Renault’s small ZOE has been one of the most popular electric cars in Europe for years. According to the French manufacturer, more than 99% of all batteries used in the ZOE since its market launch in 2013 are still fully functional and have at least 70% capacity at the time of vehicle purchase.
This applies to all types of batteries, from the 22 kWh of the first years of production to the current 52 kWh.
It is feared that the batteries of electric cars will lose a lot of power at first, or even fail completely. So far, this hasn’t happened on a large scale, but some remain concerned about long-term sustainability. For him, Renault offers an eight-year or 160,000-kilometre warranty on batteries purchased for the ZOE. The French manufacturer has also guarantees a minimum capacity of 70% of the value of the vehicle at the time of purchase during this period or throughout the circuit.
Battery chemistry loses storage capacity over time. Beyond Renault’s warranty, the company says this has happened very rarely.
Less than 1% of all ZOE batteries put into circulation in Germany fell below this threshold and had to be replaced. This also applies to vehicles whose battery warranty has already expired. Concerns about declining performance of energy storage units are unfounded.
In the current ZOE, only lithium-ion batteries with high energy and power density are used. An intelligent battery management system measures the temperature and voltage of each individual cell in the state-of-the-art energy storage units, ensuring they don’t overheat or cool during operation and lose their performance. This protects cell chemistry, creating the foundation for long, trouble-free battery life.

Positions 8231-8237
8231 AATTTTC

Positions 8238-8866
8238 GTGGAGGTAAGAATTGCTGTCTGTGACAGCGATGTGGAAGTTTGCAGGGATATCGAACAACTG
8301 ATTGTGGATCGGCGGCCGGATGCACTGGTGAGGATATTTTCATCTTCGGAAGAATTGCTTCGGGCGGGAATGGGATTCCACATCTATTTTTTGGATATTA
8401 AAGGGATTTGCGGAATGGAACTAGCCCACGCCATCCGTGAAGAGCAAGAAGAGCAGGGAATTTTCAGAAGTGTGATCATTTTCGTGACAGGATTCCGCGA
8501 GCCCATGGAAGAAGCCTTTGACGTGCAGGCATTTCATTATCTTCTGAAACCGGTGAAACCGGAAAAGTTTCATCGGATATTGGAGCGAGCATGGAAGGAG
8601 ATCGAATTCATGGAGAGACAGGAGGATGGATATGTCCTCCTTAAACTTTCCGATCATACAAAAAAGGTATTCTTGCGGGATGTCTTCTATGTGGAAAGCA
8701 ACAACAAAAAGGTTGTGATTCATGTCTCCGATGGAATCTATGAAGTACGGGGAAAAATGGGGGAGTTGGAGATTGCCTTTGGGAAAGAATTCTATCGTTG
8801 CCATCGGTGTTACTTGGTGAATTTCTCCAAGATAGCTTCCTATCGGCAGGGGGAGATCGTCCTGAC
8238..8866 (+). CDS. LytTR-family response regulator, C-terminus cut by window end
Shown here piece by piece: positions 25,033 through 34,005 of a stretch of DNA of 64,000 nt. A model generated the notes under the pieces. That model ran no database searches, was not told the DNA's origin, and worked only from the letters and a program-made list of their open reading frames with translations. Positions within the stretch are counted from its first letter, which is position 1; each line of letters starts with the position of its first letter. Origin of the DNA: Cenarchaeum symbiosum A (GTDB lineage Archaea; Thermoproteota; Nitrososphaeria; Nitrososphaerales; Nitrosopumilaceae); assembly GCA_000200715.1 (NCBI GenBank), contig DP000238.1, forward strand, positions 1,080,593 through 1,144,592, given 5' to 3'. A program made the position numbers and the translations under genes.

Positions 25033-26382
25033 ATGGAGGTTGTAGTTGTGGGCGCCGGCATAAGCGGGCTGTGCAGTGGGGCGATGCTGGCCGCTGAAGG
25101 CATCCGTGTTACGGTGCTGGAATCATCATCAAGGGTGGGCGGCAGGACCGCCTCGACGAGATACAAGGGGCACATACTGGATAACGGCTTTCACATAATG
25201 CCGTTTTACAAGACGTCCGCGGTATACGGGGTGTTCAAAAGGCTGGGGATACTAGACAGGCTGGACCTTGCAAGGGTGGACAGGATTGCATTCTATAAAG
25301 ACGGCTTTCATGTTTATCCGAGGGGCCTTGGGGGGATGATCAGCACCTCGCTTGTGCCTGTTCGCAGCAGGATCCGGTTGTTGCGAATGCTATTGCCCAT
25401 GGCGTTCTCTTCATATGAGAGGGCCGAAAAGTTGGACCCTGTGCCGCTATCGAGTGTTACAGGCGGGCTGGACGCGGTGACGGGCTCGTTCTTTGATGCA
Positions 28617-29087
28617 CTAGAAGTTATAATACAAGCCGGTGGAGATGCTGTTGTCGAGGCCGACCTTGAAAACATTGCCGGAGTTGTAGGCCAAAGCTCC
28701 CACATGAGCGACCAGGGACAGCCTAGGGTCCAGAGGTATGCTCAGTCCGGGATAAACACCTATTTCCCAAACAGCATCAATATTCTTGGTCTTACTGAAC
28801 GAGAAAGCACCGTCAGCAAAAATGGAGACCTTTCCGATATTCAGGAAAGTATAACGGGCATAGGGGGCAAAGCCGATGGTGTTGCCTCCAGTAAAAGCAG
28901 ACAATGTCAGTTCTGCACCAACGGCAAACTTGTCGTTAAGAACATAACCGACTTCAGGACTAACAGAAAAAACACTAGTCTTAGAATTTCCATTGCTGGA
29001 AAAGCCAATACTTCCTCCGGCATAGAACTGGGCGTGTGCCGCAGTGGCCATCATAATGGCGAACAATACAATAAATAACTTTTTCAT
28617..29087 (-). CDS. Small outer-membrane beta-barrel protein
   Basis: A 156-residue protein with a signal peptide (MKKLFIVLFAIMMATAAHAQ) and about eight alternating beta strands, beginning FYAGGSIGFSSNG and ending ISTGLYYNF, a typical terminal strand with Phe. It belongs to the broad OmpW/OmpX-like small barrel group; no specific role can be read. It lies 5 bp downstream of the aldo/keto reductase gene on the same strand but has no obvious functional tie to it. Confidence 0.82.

Replacement or repair.
In the event of a battery failure, Renault differentiates whether the battery was purchased with the vehicle or rented separately. The latter was an offer available until November 2020, where the rental price was based on running time and mileage. If it is a rental battery, the customer receives a used, “but perfectly functional” battery, the condition of which meets the conditions of the guarantee.
If it pays off, the old energy storage unit is repaired and put back into the cycle, either again as a storage unit for an electric vehicle or for stationary applications.
It is different for purchased batteries: In this case, Renault always sends the battery for repair and then reinstalls it in the vehicle. A battery is only replaced if the repair costs exceed the value of the battery.
According to Renault, often batteries can be restored to normal, fault-free condition by replacing individual modules. This is much cheaper than replacing the entire battery and is therefore particularly important for customers whose electric vehicles have already exceeded the battery warranty period. For this, only new modules are used. ZOE’s current battery consists of twelve units of this type, each containing 16 elementary cells and housed in a single casing.
Renault workshops can determine the condition of the traction batteries with a diagnostic tool.
In future, this will also be possible for owners of electric vehicles themselves via the My Renault app.
Renault explains that currently develops a digital battery certificate for Renault and Dacia electric cars on the remaining energy capacity of the traction battery. This should make it easier to calculate the residual value of vehicles, help facilitate resale and give the buyer certainty about the “state of health” (SoH) of their battery. The certificate data is read from the vehicle’s battery management system. The information about the ratio between the original capacity and the current capacity of the battery is output as a percentage.